Above my desk is a sign I bought years ago in an antique shop in the town where my Yiayia Kay grew up. It says, “No Dogs, No Greeks.” I originally bought it with a fair amount of Millennial irony, too gleeful at the fact that it would preside over a room that normally contains only me and my 4.5 lbs Maltese named for the fourth Musketeer. On the same wall is hung a framed copy of the famous Life Magazine cover of Archbishop Iakovos standing next to Dr. Martin Luther King Jr. I have fixed in the frame a handwritten slip of paper with Dr. King’s words, “In the end, we will remember not the words of our enemies, but the silence of our friends.” These words serve as a reminder to me each time I sit down to write: Which friends will remember my silence today?
However, over the past few weeks, these words have become a sort of accusation each time I see them, particularly resting as they are under an iconic image of a Greek Orthodox Archbishop’s friendship with one of the great heroes of the American Civil Rights Movement. This is why during the seven days it took the Greek Orthodox Archdiocese of North and South America to respond to Donald Trump’s disastrous first executive order banning travel from seven majority Muslim countries, I wrote to them. It’s also why when the statement did come, I felt it didn’t go far enough.
I was raised on the stories of the moral courage of Archbishop Iakovos during the Civil Rights Movement in America and Bishop Chrysostomos during the NAZI occupation of Greece. I loved these stories, because they reminded me that the prophetic bravery of the Church of Christ was not a matter of ancient times alone. They reminded me that at any moment, I too could be forced to give an “account of the hope that was within” me; and should that time come, the leadership of the Church stood ready to do the same.
This was especially important to me because the other stories of my childhood were stories of exile, stories of my family’s flight to America to escape the Turkish occupation. There were also stories of the discrimination they faced when they arrived, like that sign that hangs above my desk. But thick accents gave way to impeccable American English and coal miners’ sons became white-collar professionals. Even then, I did get called a “Mary Worshiper” once on the playground at school. The Mormon boy who lived next door was the one who stood up to that bully for me. As a result of all this, the words of Exodus echo in my head every time the subject of refugees or immigration is raised: “Remember, you yourselves were once foreigners in the land of Egypt.” I fear that we do not remember this. Worse, I fear that we have come to believe that this is our country, instead of recalling the words of St. John Chrysostom that, “…the believer belongs to no city on earth but to the heavenly Jerusalem.”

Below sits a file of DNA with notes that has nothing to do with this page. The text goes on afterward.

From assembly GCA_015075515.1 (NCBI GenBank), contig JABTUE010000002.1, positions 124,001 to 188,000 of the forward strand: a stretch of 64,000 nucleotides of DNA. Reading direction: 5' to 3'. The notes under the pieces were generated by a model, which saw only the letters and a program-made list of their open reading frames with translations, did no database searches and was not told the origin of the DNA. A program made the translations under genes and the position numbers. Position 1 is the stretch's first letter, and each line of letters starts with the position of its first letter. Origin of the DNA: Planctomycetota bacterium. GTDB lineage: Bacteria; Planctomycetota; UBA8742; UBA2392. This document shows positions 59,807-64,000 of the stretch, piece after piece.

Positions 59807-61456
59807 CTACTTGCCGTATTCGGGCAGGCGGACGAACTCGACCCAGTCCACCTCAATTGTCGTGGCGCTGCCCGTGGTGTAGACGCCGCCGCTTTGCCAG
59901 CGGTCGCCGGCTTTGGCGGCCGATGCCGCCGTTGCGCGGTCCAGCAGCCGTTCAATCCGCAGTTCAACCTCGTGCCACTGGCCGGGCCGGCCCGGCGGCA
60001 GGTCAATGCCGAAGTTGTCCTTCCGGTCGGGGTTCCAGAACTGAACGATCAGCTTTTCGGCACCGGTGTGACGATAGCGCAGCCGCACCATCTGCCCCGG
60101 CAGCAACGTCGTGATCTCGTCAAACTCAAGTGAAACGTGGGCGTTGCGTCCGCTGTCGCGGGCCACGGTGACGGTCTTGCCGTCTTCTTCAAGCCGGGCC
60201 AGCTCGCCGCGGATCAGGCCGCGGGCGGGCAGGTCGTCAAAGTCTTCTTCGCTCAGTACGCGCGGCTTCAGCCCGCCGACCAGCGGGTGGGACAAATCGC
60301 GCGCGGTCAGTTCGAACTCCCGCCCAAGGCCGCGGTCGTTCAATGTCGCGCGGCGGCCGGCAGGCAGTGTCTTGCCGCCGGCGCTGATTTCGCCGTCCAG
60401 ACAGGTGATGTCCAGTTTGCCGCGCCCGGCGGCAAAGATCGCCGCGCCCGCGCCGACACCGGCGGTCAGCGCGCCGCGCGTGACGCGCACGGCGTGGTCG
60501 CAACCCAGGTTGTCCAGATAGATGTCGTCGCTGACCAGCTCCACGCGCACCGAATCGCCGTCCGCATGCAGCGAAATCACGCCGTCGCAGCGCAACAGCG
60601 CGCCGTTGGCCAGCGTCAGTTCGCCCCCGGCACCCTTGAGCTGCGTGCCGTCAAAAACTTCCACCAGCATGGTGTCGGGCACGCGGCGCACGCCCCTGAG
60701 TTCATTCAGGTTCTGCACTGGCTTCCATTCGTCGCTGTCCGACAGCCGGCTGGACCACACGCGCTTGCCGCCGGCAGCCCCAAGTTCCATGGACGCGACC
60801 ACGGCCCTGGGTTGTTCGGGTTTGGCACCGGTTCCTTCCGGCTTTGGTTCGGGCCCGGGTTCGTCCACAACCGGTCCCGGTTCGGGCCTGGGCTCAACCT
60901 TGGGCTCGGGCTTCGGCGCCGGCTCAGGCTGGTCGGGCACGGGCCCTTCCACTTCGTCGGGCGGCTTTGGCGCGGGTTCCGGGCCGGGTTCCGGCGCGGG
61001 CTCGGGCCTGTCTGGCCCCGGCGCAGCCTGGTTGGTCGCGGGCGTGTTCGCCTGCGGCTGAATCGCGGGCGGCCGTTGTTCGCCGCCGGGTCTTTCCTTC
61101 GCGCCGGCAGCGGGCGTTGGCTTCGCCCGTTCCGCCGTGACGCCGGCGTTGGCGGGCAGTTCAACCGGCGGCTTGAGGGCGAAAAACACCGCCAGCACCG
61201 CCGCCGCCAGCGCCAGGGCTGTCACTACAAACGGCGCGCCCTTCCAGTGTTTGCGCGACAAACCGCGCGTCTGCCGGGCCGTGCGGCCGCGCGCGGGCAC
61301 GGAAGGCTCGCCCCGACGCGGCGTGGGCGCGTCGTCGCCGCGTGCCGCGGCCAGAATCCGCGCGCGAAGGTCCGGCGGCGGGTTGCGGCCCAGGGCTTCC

The American Orthodox Christian community is still largely a community of immigrants and their descendants. I do not forget for a minute how hard won our acceptance into the mainstream of American society has come, what has been suffered to gain that acceptance. But I wonder to what extent it has made us reluctant as a corporate body to speak out against an outrageous abuse of human rights and betrayal of Christian values. It is worth asking if and how our desire to be accepted prevents us from acting with boldness on pressing moral issues, not just as they relate to refugees or presidential executive orders, but more broadly as well.